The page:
Manufacturer of artificial Christmas trees

We have known for a long time that Polish Christmas balls are in demand in the world. It turns out that Polish producers of Christmas trees are also doing well in foreign markets. Check how artificial Christmas trees are made and why they are such a good alternative to good-natured live Christmas trees.

What materials are artificial Christmas trees made of?

The materials used in their production prove that modern artificial Christmas trees are so beautiful and durable. Thanks to this, they can quite faithfully imitate spruce, pine or Tatra fir.

Foil twigs with PE tips

For that to be the case, foil twigs are used and then connected with polyethylene tips (PE). This material is very soft and pleasant to the touch – unlike the natural needles of a real Christmas tree. In addition, the foil twigs are flexible and resistant to deformation. They will lift heavier ornaments, and moreover, no dust, dirt or moisture accumulates on them. There is nothing to hide – artificial Christmas trees made of foil twigs connected with PE tips are of the highest quality.

PVC foil

Artificial Christmas trees made of PVC foil are much more popular, probably because they are slightly cheaper. In this case, a fairly faithful imitation of spruce, fir, thuja or columnar pine is also possible. Models made of PVC film are simpler, more minimalist and look more traditional.

Vein Christmas trees

Although string trees are not as popular as they used to be, they are still produced. Long, stiff needles imitated the real needles very well. Unfortunately, they had a tendency to deformation during storage during the year.

Prices for sample products

Artificial Christmas trees

Diamond Cones + Rowan

108,00 320,00 

Manufacture of artificial Christmas trees

And how is the production process of artificial Christmas trees itself? It all starts with steel. The “skeleton” of the tree is made of steel pipes bent into arcs. When welded together, it becomes the skeleton of a tree. After welding, the frame is covered with polyester powder in any color matching the tree. It is harder than paint to prevent scratching and peeling. This is done by baking the frame.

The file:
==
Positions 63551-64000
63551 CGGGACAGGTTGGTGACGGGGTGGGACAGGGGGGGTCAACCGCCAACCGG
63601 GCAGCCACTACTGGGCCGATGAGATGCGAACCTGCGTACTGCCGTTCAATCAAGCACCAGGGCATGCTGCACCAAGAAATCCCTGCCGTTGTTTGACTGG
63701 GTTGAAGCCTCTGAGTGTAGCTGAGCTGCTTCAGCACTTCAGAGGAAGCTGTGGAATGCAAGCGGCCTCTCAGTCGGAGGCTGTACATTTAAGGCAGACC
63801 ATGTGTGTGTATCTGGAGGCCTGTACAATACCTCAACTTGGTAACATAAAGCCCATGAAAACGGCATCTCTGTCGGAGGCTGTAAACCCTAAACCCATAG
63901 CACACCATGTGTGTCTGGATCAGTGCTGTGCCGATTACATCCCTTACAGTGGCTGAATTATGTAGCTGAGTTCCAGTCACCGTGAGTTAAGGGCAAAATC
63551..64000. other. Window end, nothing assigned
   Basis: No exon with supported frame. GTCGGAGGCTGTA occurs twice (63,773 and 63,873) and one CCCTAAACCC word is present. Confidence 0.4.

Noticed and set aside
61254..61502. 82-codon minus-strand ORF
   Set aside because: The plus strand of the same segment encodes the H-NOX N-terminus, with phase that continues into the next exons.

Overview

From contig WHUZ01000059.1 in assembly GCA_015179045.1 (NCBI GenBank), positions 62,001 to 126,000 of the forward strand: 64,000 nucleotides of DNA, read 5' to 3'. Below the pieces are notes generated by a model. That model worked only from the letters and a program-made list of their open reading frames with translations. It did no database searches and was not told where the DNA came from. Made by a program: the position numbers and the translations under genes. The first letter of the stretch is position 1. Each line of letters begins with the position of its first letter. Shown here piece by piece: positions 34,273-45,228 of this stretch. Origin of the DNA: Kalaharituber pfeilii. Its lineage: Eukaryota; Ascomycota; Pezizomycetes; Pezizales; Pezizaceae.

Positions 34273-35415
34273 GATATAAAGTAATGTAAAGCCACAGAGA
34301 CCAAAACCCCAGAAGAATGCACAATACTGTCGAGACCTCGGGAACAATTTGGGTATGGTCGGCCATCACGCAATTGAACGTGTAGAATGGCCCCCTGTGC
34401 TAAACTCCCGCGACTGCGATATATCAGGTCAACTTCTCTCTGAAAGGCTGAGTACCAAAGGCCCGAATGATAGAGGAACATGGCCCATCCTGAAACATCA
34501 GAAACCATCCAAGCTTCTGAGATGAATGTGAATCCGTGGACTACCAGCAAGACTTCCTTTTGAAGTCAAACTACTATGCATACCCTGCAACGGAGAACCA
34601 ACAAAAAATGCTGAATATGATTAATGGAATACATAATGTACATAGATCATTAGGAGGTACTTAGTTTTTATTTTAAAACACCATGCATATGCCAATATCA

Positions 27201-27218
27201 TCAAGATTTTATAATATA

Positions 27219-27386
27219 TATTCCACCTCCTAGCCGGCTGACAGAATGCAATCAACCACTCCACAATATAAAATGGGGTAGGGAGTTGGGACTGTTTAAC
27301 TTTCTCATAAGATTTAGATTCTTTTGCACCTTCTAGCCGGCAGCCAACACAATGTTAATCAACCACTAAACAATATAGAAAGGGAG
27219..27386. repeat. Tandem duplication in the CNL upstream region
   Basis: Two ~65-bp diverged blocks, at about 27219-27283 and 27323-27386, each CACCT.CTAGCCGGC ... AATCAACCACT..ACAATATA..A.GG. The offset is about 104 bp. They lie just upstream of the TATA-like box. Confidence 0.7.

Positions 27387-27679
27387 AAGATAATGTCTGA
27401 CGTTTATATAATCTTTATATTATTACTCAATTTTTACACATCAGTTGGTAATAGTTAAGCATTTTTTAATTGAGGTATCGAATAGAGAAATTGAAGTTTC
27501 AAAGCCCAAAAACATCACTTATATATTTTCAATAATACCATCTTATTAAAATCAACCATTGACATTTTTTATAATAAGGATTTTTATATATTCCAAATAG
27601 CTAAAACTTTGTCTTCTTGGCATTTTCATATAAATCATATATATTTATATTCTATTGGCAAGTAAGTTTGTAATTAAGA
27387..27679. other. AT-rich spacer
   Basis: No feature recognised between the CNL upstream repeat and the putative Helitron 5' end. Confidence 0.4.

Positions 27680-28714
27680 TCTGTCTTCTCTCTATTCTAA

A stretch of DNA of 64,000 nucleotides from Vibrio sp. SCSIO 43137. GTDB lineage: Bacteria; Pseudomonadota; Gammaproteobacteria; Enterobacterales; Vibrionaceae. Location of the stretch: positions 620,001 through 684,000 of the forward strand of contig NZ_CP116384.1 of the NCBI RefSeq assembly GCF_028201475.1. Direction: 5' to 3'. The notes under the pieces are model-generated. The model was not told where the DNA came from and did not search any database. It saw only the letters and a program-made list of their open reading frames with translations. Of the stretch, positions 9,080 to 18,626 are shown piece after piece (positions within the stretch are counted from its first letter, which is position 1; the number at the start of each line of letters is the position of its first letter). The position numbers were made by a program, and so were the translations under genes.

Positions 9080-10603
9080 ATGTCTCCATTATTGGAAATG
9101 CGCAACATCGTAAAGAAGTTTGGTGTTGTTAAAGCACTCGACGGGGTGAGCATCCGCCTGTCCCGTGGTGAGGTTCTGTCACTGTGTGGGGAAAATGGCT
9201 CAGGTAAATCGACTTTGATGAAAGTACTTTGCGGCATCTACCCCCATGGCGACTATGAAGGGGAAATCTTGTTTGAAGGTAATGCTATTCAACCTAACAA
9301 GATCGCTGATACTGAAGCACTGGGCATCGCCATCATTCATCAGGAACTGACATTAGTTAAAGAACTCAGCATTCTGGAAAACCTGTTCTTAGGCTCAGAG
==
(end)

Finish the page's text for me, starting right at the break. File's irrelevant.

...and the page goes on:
Construction of Christmas tree twigs

The production of twigs takes place in another section. PVC plastic – usually green, after all, it’s about a natural look – is wound on a roller with many round knives. As the foil passes through it, it is shredded into ever finer strips. The result resembles the needle seen on real pines and firs. The tassels are wound on an automatic spool and held there until the next step.

Winding needles on a twig

This stage includes both the finished fringes and additional PVC, usually brown in color. The steel wire is unwound and connected to two sets of PVC. Then they are all screwed together by the machine. The brown PVC ends in the middle of the fringe, making it look like a stem. The cycle goes on endlessly, constantly pumping out the artificial greenery. It is simply cut to the correct length with huge scissors. If the branches are to appear snow-covered, the machine additionally sprinkles them with white latex paint.

Folding branches with a skeleton

The ring fastener is used to clamp the leaves onto the arm of the tree. Factory workers ensure that no gaps are left and adjust the branches to the right angle. If lights are included with the Christmas tree, they are also stretched at this stage. Each bulb is individually checked. Some artificial Christmas trees are already complete with decorations, for those who do not have time to decorate themselves.

Do you know that…? A few interesting facts about artificial Christmas trees

  1. The first artificial Christmas trees, as we know them, were created in the 19th century in Germany. They featured goose feathers dyed green.
  2. The production of an artificial Christmas tree takes about 1 day. Of course, a lot of them are created in parallel.
  3. Polish producers of Christmas trees import raw materials mainly from Asia – China or Thailand, but also from Europe – Italy and Ukraine.
  4. The first good imitation of fir was achieved in the 1960s. It happened thanks to synthetics.
  5. Brush hair tree, similar to the type described above, was first introduced by the British company Addis in 1930. They were made of the same bristles that you see on toilet brushes, just stained green. For some time, such a Christmas tree was popular,
  6. In the past, aluminum Christmas trees were produced. From 1959 to 1965, they were popular as an alternative to the more “traditional” artificial PVC tree. In 1965, the American Christmas cartoon Charlie Brown Christmas depicted aluminum Christmas trees in a bad light as an environmental hazard and a symbol of the commercialization of holidays. Their popularity declined and production ceased in the 1970s. XX century.

How to set up an artificial Christmas tree and company presentation.